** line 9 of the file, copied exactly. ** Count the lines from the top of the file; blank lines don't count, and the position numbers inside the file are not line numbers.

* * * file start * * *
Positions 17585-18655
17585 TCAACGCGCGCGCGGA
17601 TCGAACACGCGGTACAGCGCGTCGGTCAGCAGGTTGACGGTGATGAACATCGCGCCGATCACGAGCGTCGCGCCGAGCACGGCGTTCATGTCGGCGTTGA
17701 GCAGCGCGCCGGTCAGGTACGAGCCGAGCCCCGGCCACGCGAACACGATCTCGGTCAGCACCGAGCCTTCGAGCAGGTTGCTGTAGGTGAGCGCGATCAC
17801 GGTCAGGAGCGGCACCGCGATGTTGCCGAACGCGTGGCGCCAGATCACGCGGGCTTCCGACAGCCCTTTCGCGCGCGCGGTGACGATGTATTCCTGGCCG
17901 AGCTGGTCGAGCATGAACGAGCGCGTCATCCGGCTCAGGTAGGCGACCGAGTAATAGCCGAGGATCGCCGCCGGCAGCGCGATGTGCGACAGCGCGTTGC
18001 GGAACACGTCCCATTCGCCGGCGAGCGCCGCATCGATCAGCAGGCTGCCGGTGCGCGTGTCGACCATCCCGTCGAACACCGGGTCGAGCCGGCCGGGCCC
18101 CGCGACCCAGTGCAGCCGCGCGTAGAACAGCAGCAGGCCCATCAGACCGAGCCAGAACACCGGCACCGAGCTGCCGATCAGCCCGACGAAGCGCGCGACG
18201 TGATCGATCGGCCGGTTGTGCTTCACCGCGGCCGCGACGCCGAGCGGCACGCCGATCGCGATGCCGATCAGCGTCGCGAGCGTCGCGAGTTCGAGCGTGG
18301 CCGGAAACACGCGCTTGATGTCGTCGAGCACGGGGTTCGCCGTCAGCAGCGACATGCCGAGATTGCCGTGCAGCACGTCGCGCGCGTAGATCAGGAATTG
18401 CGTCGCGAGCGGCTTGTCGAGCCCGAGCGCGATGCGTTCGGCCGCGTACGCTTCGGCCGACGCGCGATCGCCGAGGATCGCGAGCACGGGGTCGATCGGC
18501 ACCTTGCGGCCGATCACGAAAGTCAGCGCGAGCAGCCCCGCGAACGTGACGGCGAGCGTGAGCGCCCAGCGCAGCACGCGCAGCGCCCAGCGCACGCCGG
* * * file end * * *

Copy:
18201 TGATCGATCGGCCGGTTGTGCTTCACCGCGGCCGCGACGCCGAGCGGCACGCCGATCGCGATGCCGATCAGCGTCGCGAGCGTCGCGAGTTCGAGCGTGG